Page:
Transcript: Nuts and Bolts of Cholesterol Lowering
A pooled analysis was recently published of 25 interventional trials investigating nut consumption and the levels of fatty substances (like cholesterol) in the blood. Here are the results of four of the best studies of nut consumption, and risk of death from heart disease.
Compared to eating no nuts at all, this is the associated drop in risk of death eating nuts once or twice a month; about once a week; a couple times a week; and then, almost every day. We’re talking about cutting the risk of our number one killer in half, with one simple, delicious dietary change—adding nuts to our daily diet.
Part of this is from nuts’ uncanny ability to lower bad cholesterol. And the worse off you are, the better it works. It’s not like nuts just cut your cholesterol a set percentage from wherever you start from. If your LDL starts out under 130 (and we’d really like to see it about half that), then, eating nuts lowers LDL about three percent. But, start out in the mid-100s, and nuts work twice as hard. And, if you’re off the charts, ready to keel over any moment, nuts drop your bad cholesterol an average of like ten percent.
You’ll note, though, many of these 25 studies were funded by industry groups, such as the ITNC-NREF, the International Tree Nut Council Nutrition Research and Education Foundation, or the International Nut and Dried Fruit Foundation, presumably throwing in the dried fruit part so they wouldn’t have to be known as the “International Nut Foundation.”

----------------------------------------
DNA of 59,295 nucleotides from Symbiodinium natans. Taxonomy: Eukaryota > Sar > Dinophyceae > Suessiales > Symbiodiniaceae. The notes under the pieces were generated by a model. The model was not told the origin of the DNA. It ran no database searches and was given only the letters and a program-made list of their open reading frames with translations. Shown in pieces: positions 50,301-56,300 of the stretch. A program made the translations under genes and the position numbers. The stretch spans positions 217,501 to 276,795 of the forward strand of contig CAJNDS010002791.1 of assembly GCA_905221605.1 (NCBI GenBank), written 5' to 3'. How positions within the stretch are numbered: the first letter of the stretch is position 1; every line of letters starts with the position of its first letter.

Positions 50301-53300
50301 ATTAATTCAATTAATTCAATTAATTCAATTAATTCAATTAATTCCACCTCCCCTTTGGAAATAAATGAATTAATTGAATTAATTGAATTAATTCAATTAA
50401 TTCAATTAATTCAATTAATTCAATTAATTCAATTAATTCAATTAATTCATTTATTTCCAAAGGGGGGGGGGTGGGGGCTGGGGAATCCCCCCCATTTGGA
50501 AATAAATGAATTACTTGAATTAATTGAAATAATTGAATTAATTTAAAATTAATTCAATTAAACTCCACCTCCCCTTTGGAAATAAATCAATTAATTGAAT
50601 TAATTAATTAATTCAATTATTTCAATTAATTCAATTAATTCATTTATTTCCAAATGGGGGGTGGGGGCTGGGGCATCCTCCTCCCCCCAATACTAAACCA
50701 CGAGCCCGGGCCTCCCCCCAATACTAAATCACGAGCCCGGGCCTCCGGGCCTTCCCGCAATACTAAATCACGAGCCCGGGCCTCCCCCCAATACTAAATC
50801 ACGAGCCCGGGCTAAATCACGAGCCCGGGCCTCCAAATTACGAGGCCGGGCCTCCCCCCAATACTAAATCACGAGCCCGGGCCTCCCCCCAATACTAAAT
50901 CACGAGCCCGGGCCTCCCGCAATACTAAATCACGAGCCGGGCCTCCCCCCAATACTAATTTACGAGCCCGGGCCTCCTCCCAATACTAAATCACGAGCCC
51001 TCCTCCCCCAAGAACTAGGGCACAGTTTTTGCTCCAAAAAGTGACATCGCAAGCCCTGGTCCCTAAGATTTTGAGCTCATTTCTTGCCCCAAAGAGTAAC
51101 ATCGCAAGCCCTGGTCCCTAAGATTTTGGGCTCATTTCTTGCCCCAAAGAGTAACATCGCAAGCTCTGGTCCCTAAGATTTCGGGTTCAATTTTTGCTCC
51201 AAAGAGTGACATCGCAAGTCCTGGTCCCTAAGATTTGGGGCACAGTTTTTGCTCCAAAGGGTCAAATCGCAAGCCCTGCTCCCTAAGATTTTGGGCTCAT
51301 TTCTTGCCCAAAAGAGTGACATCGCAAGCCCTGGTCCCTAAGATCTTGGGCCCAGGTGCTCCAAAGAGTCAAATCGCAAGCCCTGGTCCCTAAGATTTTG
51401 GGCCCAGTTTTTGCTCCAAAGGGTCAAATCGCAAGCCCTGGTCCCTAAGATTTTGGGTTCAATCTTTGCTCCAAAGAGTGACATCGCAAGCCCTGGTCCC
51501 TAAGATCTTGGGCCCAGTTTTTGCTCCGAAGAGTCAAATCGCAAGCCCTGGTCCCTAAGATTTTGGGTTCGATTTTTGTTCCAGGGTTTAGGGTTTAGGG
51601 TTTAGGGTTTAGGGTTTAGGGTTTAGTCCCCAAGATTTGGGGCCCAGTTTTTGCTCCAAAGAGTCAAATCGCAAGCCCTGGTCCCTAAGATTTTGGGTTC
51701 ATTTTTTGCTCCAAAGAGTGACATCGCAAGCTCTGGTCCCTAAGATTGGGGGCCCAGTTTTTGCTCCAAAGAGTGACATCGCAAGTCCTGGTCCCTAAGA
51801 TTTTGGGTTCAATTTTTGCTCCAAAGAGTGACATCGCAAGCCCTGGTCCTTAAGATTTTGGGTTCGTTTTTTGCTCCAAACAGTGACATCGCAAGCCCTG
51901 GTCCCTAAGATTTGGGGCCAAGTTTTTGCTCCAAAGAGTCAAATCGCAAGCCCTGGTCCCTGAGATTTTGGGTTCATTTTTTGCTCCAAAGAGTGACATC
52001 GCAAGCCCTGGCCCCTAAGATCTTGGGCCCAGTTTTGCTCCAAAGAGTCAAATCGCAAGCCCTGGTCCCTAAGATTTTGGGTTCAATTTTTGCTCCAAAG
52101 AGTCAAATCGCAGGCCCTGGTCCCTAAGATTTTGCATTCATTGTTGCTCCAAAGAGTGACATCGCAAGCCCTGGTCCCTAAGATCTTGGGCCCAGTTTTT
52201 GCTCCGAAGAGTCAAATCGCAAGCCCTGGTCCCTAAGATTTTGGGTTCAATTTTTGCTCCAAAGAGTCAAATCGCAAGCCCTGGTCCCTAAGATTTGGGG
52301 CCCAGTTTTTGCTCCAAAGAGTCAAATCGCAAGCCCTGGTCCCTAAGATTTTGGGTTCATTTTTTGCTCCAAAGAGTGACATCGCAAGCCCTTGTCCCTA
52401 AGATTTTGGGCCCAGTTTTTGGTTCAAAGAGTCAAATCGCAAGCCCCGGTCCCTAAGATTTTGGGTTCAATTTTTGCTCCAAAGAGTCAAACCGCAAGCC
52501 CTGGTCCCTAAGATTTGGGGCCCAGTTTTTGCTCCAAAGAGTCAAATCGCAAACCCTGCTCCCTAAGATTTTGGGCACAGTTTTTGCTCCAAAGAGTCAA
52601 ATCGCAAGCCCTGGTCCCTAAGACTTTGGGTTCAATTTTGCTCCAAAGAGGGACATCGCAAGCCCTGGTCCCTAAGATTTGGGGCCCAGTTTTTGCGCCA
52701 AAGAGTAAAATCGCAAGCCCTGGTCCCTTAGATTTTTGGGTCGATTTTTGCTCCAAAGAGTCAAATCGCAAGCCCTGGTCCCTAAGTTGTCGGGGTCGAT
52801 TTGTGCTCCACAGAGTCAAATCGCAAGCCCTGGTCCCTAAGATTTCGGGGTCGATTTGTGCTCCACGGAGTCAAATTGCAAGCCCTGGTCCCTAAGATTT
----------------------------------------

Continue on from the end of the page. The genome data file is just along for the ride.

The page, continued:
Either way, such trade groups have not shown themselves to be above conniving studies designed to exaggerate benefit. Case in point, from the Almond Board of California, showing almond consumption reduces DNA damage, compared to the control group—who were instead made to eat pork.
This is a classic drug company trick—comparing your product to something you just know is going to bomb. And lo and behold: “In summary, consuming a diet containing 84 g/d almonds for four weeks decreased oxidative stress in young male smokers.” Uh, yeah—compared to pork.
To see any graphs, charts, graphics, images, and quotes to which Dr. Greger may be referring, watch the above video. This is just an approximation of the audio contributed by Kerry Skinner.
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